Yes, it's being tried by NASA.
TG Daily reported from Phandroid. Essentially they Nexus smartphone is put into a sealed, protected box and backed up with external batteries, etc. An interesting idea. Hit the links for more.
"Navy radio might be crippling Conn. garage doors" as reported by news.yahoo.com.
HARTFORD, Conn. (AP) — A radio signal being transmitted out of a submarine base is likely behind reports of garage doors failing to open and close in southeastern Connecticut, the U.S. Navy said Monday.
The signal is part of the Enterprise Land Mobile Radio system, which is used by the military to coordinate responses with civil emergency workers, said Chris Zendan, a spokesman for submarine base in Groton.
The problem, first reported by The Day of New London, is that the same frequency is used at very low levels by the manufacturers of garage door openers. The signals from remote controls to open or close the doors are blocked by the signal from the base.
Click the article for more.
Via the Wellington Thursday Night Curry group I became aware of a goodly supply of workshop equipment likely to be of interest to those with a more practical hands/on bent, currently for sale.
The listings can be viewed on TradeMe. The notice I received included the following:
A friend who is a brilliant inventor and engineer is in his 80s and close to the end of his time with us.
I am helping him with disposing of his workshops on Trademe. I have added 36 auctions and have another dozen to add - all $1 reserve.
He has fully a fully kitted out electronics lab, metal shop, welding apparatus, injection molding rig, wood shop, and more.
For the true electronics geeks there are vintage tube testers, sweep generators, resistance analyzers, HF gear, test oscillators, etc.
Among the more wild stuff is a 5V AC 100 Amp test supply and a Variac variable autotransformer I have yet to list.
If any of you are involved in Maker communities or know of any other way to promote these auctions I'd much appreciate the help.
The mobile telephony industry has failed to convince a parliamentary enquiry into the communications needs of emergency service organisations that these needs are best met through services provided by the mobile communications industry rather than by dedicating spectrum for emergency communications services.
Click above for more.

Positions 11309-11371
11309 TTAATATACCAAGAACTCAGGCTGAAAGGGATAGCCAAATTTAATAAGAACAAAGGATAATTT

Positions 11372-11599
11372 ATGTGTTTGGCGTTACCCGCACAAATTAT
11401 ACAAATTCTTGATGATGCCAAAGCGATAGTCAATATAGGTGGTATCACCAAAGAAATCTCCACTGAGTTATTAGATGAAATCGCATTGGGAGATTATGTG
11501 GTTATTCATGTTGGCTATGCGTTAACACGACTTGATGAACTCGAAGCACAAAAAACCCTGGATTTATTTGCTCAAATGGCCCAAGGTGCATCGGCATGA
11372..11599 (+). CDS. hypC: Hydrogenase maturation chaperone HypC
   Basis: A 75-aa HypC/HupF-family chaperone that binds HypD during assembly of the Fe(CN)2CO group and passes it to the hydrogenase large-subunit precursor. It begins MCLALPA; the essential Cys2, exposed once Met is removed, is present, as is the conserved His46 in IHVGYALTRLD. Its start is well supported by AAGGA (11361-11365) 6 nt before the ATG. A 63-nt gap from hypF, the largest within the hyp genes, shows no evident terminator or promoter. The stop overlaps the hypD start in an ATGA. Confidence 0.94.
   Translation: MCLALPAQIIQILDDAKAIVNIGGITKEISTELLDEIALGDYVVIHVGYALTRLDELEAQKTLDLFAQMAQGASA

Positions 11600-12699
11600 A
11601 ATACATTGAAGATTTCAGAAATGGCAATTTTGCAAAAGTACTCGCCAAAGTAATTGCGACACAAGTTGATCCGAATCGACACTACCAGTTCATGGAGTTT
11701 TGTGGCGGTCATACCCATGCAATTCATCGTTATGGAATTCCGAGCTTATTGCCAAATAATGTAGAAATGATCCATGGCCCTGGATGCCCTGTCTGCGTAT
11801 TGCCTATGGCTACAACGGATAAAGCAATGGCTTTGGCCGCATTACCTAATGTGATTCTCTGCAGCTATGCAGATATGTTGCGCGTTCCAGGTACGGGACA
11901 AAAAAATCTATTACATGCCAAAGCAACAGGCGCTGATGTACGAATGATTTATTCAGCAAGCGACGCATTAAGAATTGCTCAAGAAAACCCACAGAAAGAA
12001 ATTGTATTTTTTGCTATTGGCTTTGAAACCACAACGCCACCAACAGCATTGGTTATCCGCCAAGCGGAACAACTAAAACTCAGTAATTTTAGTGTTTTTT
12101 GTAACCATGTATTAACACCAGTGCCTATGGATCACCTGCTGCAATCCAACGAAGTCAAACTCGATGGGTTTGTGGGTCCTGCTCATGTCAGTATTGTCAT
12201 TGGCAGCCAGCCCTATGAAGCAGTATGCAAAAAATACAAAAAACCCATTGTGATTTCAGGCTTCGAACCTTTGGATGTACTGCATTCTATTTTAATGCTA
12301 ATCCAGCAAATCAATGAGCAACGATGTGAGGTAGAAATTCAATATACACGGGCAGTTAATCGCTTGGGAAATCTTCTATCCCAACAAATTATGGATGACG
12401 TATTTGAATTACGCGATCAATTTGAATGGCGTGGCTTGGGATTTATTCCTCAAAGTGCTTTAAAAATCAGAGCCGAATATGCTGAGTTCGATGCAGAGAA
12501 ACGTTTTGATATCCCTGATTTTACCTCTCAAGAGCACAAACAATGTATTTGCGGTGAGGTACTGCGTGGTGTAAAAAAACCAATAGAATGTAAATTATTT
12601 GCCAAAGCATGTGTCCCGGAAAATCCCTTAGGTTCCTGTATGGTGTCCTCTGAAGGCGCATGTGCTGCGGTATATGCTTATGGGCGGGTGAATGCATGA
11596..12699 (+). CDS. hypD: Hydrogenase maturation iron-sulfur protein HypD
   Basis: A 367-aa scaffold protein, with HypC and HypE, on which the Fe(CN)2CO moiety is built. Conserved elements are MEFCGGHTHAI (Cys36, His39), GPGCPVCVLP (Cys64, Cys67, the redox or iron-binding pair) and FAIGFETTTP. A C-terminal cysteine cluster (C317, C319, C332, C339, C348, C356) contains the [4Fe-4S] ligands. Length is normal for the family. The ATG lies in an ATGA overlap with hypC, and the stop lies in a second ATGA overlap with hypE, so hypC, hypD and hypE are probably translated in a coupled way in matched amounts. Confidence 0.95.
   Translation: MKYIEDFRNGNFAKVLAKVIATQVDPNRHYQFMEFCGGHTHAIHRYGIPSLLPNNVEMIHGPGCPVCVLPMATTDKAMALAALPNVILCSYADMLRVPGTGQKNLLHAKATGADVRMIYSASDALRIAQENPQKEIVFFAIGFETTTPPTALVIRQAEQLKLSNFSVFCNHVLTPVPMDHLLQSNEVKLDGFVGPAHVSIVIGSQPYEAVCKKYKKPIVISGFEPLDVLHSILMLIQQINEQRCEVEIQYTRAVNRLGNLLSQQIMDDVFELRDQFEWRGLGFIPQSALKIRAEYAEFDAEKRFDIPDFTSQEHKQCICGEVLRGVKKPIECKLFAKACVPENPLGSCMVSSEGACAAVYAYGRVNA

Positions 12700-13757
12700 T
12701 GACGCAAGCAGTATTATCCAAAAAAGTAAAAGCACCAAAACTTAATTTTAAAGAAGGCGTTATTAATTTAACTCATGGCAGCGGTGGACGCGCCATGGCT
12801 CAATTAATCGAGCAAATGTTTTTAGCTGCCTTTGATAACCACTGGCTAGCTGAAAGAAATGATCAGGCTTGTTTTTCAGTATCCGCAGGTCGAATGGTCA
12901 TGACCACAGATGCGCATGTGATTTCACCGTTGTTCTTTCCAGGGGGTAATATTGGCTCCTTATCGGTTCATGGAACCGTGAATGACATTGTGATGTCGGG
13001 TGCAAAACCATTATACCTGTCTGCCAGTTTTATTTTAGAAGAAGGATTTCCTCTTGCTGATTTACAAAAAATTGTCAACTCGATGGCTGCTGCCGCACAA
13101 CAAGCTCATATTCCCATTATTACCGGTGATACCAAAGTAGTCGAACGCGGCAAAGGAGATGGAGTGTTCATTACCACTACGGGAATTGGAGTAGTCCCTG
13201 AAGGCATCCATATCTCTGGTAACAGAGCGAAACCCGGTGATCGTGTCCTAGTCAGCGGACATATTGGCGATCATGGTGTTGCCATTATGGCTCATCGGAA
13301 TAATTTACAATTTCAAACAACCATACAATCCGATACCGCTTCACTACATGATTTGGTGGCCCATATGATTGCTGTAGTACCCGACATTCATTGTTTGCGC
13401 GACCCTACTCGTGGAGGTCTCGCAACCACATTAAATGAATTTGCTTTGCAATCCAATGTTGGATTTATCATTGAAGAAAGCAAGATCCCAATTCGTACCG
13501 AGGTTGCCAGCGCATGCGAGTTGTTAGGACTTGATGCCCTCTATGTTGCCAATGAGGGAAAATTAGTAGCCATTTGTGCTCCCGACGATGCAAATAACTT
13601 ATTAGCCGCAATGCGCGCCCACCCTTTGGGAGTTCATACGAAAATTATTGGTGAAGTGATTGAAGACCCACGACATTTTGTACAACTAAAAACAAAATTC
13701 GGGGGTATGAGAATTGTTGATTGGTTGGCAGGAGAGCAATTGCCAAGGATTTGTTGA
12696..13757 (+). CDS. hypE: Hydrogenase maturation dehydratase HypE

I picked up an article on Slashdot that may be of interest to some:
"The battle over scarce radio spectrum that has embroiled the mobile broadband world even extends to a little-known type of wireless network that promises to reconnect the human nervous system with paralyzed limbs. At its monthly meeting next week, the U.S. Federal Communications Commission will consider whether four sets of frequencies between 413MHz and 457MHz can be used by networks of sensors implanted in patients who suffer from various forms of paralysis. One intended purpose of these MMNS (medical micropower network systems) is to transmit movement commands from a sensor on a patient's spinal cord, through a wearable MCU (master control unit), to implants that electrically stimulate nerves."
Slashdot being a discussion forum, folks will likely be interested in some of the comments likely to come up... both smart and witty.
The root article comes from Techworld Australia.
*** Update: The current status of KiwiSAT can be viewed on their website ***
This is interesting. An excerpt from their front page:
A conclusive proposal to fundamentally redefine UTC is scheduled for a vote by the Radiocommunication Assembly of the ITU-R in January, 2012. The proposal will halt the contribution of so-called leap seconds to UTC after 2017, and will also terminate the requirement that time services transmit the difference between UT1 and UTC. If approved, UTC would no longer be useful as a type of Universal Time for most technical applications.
Many software and hardware systems needing to know how the Earth is oriented with respect to the sky rely on UTC for this purpose. Should UTC be redefined, significant consequences may be anticipated for applications and infrastructures across various fields. Applications that do not apply so-called Earth Orientation Parameters and/or DUT1 corrections to UTC would be most affected.
Sessions will cover diverse topics of pragmatic timekeeping in a possibly changing world.
It's obvious to anyone working within the IT Sector alone that changes to the way UTC is handled will have far-reaching affects. This may be something that we all need to keep an eye on; all sorts of technology makes use of accurate timekeeping and the flow on effects of a change such as the one proposed may be significant.
Today I was made aware that Jamie Pye ZL2NN, a friend and acquaintance through Amateur Radio and someone who I of recent years had a wee bit to do with in respects to his role as the Webmaster for NZART, has become a silent key. (More after the jump.)
Morse key that is.
A colleague of mine pointed out this rather clever Makezine.com Blog.
I concur; Geek Cred ++.
Peter ZL4WDR submitted the following article as of potential interest to Radio Amateurs:
"Alcatel-Lucent has developed a magical radio that can do 2G, 3G and 4G in a two-inch cube, remove unsightly antennas, reduce network costs enormously, and save the planet too."
An interesting development, and worth a look. Thanks for the heads-up, Peter.